Internal control is a very special phrase in the accounting profession. Tactically, it’s the set of processes that help a company produce accurate data throughout the organization. It follows reporting requirements and laws, and maintain consistency and accuracy in its operations. Strategically, it’s an entirely new way of thinking and doing business. Read more
Internal control helps to reduce organizational risk. It is what you put in place to avoid mistakes, intentional or accidental, and to control accuracy and quality. It impacts every aspect of an organization.
Concepts for Internal Control
Small businesses, should familiarize with the concept as it can help reduce risks they have not noticed. Here are some practical examples of good ideas that support internal control:
- For private and secure data, provide access only to employees who need the data and restrict access of others.
- Have someone check that your bank balance matches the reconciled amount in your books, and that someone should be different from the person who does the reconciliation. This is one way businesses can implement a segregation of duties.
- Lock up paper checks and use the missing check number report to make sure none of the stock could be used for nefarious purposes.
- Have employees sign in and out equipment that they take home. This is part of asset management.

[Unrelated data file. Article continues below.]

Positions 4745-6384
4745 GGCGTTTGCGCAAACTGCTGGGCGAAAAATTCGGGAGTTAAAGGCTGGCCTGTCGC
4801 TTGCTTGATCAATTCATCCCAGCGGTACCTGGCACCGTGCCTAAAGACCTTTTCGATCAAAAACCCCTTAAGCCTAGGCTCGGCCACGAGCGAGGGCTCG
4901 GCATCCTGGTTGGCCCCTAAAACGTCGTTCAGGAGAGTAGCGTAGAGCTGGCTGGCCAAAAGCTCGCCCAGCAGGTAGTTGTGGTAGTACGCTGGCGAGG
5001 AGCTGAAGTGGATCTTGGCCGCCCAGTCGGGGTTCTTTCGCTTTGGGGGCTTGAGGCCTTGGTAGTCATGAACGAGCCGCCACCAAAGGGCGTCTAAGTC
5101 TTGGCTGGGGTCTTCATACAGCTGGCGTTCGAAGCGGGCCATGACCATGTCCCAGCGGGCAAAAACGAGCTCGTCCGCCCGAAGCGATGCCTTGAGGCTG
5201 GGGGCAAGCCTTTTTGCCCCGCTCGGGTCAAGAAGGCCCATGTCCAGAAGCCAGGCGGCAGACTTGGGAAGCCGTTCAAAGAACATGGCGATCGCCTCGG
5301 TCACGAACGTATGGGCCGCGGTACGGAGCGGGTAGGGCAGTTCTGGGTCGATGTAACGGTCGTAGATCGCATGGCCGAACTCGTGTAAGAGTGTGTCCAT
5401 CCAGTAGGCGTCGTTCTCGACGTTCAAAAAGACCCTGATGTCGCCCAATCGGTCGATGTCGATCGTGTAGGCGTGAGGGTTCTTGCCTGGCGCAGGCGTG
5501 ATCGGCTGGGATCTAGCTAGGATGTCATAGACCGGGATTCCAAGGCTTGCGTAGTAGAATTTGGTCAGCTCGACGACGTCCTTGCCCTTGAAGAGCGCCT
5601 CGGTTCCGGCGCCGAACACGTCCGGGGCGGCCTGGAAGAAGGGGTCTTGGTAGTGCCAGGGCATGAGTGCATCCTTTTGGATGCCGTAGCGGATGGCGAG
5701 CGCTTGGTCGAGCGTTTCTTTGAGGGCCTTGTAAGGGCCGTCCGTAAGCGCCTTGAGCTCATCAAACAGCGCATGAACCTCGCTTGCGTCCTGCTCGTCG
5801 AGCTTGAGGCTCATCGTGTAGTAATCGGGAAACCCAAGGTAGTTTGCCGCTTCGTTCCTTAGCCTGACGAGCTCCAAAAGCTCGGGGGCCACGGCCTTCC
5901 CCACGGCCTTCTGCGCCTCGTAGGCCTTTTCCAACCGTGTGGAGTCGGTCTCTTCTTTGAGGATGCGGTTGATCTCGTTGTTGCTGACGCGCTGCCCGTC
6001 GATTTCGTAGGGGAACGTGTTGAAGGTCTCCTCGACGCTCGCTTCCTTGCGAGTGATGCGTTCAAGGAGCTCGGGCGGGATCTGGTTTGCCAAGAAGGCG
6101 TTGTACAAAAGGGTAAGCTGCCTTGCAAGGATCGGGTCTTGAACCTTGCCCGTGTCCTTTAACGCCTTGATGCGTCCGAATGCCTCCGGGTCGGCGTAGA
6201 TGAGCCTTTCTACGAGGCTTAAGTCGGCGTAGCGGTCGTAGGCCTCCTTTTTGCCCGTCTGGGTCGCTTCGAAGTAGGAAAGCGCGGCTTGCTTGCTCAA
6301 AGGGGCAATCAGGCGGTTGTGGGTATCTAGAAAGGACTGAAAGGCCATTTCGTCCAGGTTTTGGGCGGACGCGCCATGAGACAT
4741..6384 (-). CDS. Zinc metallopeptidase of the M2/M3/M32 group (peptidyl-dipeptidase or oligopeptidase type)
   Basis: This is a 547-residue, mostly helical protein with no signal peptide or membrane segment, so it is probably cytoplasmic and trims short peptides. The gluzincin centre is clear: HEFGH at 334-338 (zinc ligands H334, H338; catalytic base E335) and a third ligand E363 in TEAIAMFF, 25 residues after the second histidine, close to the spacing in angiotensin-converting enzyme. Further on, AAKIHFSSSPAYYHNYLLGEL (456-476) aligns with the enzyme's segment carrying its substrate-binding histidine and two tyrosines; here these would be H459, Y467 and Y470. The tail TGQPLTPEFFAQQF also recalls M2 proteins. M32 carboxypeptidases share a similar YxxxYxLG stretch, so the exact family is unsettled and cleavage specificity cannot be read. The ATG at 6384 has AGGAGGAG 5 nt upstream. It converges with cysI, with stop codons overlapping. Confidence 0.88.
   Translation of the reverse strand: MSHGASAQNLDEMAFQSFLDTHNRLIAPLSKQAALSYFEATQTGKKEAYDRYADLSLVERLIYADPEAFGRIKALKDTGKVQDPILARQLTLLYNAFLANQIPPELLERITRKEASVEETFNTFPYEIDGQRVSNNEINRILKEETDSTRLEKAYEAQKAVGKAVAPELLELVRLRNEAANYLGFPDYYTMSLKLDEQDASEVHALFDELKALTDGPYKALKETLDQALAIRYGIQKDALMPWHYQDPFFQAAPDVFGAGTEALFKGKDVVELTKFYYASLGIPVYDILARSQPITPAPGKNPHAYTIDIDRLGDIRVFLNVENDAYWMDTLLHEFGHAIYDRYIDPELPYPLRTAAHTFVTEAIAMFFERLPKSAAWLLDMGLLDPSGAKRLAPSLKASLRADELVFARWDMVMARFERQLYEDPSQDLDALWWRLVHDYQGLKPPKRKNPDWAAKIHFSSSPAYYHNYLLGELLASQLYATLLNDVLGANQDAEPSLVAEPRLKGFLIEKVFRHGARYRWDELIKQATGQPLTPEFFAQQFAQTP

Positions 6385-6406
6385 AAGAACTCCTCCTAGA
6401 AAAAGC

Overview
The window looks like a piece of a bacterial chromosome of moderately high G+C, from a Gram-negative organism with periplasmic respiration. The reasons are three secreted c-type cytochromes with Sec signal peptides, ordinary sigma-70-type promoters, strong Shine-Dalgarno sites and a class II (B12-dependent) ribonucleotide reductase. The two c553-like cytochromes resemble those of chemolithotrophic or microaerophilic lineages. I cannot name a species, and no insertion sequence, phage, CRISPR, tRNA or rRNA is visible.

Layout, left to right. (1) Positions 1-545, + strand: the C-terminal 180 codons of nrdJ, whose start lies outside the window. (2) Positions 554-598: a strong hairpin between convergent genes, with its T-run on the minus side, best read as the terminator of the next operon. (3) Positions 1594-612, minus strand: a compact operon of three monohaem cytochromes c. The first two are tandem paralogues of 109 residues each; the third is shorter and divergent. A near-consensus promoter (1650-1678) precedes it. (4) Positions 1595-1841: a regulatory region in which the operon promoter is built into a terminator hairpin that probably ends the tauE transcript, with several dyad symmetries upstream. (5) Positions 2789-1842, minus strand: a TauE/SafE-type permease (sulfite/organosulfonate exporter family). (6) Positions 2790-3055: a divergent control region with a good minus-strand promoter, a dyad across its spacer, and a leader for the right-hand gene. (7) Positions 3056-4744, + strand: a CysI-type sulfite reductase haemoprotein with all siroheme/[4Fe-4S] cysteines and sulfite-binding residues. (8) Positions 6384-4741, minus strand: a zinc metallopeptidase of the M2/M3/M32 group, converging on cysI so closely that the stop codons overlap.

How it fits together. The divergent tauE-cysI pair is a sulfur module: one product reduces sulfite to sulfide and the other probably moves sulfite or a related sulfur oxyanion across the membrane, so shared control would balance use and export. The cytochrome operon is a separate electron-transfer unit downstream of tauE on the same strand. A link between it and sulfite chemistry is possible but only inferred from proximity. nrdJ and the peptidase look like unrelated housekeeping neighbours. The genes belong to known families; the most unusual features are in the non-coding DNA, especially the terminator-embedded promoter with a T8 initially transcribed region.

- Write and enforce a hardware and software use policy that includes items like employees should make sure their anti-virus software is active at all times, they should not bring in disks or CDs, and they should not download games or other unauthorized programs. This protects from computer viruses and helps to avoid catastrophic network failures.
Small businesses can implement a number of internal control procedures as they grow and operations become more complicated.
Relation to Audits
Internal control is typically a big part of an audit or an attest function in accounting; it determines how many additional procedures an auditor needs to do in order to provide assurances about the reliability of the financial reports. But it’s also just good plain common business sense to implement as many internal control processes as are cost-effective for your business to protect it at the level of risk you’re comfortable with.
If you’d like to discuss the idea of internal control further, please feel free to reach out any time.